The top half inch of the soil of most of your indoor plants must be allowed to dry properly before you water them again. If you notice the soil is still damp, it’s best if you avoid watering right away.

Remember, the saucers you keep under the plants are only useful for catching dripping water. You should never use them as a pail for catching all of excess water.

More importantly, you must never leave them full at all. Remember to drain your saucers and clean them once you are done.

There are different kinds of horticultural oils that you can find in the market, like Bonide’s All Seasons Horticultural Oil. Even neem oil is a great choice, especially when you consider the many benefits that it offers. They are incredibly effective in getting rid of the stubborn mildew that develops on the plants.

However, before you start spraying the plants with these horticultural oils, you should always move it away from the window.


SS - Mealybugs

Another issue that may result in white powdery substances developing on your indoor plants is the presence of mealybugs.

Mealybugs can leave a thick, cotton type wax on your plants. This wax will usually accumulate on the foliage of the plant, and you might even notice it on the crotch of the branch.

These insects are usually pink or gray in color, and they leave behind a velvety appearance in areas where they feed. You might notice the leaves turning yellow if the infestation of mealybugs only grows, and the plant may begin to die as well due to the infestation.

The problem is that these bugs tend to produce honeydew, which tend to attract ants and can also lead to the creation of mold colonies throughout the branches and the stems of the plant. To identify these plants, you need to look for small patches of cottony wax on the plants.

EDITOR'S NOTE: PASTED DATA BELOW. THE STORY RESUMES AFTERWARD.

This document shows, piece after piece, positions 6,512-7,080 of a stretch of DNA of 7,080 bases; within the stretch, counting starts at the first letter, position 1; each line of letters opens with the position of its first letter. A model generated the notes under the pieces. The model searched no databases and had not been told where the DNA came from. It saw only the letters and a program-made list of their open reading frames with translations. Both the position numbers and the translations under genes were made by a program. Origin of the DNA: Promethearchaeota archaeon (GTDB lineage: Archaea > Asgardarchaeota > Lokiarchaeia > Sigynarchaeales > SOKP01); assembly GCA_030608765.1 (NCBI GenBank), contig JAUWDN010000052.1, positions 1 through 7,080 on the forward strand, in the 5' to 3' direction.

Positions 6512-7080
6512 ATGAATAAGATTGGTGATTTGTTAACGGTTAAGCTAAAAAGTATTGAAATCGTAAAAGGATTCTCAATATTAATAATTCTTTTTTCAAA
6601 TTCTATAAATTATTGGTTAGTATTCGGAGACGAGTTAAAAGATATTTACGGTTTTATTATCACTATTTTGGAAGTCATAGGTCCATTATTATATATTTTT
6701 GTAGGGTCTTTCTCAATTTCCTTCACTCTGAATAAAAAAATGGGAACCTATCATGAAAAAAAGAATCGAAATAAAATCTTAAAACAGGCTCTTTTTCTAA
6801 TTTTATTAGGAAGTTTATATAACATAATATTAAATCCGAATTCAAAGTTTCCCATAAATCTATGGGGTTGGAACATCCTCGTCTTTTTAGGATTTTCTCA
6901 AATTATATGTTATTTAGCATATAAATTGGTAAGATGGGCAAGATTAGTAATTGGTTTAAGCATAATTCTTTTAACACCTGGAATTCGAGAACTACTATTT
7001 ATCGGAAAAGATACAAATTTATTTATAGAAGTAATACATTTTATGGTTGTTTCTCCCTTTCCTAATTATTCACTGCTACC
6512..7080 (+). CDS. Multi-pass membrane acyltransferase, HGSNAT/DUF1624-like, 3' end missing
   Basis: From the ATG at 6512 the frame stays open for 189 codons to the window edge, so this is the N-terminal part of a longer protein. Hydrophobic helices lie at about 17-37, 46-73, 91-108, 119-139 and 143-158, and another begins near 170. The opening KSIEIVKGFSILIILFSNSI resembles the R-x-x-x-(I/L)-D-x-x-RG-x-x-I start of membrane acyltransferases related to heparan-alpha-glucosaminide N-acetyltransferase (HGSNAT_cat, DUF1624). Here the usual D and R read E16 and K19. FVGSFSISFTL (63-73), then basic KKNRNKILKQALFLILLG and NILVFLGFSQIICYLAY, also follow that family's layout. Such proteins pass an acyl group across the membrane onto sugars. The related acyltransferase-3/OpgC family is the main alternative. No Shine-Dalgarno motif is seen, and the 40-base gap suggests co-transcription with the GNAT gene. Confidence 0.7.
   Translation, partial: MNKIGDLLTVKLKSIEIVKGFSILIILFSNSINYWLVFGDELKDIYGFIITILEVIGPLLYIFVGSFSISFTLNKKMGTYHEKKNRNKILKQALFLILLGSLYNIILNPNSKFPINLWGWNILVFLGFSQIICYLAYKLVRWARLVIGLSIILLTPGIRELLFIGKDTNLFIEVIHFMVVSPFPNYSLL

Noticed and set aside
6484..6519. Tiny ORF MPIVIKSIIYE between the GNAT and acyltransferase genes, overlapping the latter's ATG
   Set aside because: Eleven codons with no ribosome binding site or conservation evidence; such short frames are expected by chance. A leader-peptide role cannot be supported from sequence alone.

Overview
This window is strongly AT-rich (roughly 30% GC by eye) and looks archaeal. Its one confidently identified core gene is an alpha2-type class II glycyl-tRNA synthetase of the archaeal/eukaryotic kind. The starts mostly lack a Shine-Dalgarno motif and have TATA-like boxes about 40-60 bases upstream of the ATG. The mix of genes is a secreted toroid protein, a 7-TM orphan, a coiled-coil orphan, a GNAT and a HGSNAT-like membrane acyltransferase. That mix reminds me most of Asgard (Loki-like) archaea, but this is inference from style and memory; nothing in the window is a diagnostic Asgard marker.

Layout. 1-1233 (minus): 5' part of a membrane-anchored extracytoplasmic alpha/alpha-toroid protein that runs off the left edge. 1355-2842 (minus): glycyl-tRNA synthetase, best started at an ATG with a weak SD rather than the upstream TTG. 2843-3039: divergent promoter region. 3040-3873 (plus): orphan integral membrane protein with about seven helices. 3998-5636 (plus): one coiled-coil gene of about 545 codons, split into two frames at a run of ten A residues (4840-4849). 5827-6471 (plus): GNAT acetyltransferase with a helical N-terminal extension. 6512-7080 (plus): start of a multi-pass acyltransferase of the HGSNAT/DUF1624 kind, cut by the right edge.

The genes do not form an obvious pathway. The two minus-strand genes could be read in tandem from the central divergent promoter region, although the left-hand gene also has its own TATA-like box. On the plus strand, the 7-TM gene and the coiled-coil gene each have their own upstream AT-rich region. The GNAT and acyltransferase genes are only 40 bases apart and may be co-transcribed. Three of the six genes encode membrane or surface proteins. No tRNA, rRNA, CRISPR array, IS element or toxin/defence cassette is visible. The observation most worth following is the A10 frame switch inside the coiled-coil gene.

If the white powdery substance is all over the plant, it might be powdery mildew. However, if it starts by appearing in thick patches on different areas of the plant, you are probably looking at a mealybug infestation. They usually lay their eggs in these white areas.

You might even notice their cluster on the underside of the leaves, as well as where the leaves connect with the stems.

Keep in mind that a few mealybugs won’t cause any damage to your plants, but once they begin to grow and start feeding in earnest, your plants are going to die very soon.

How to Fix the Problem

Thankfully, taking care of mealybugs is as simple as you might think. A light infestation can be removed by just picking them off the plants.

You can use rubbing alcohol to kill them first. If the infestation has grown, you might need to spray a mixture of insecticidal soap or even horticultural oil.

In some plants, you can also apply imidacloprid. This spreads throughout the plant, killing the pests that feed on it. These are just a few tips to get rid of the white spots on your plants!

Before you go: Now is the perfect time to start tracking your gardening progress, and I created a garden journal to do exactly that. Click the image below to see it in action and to get your own copy.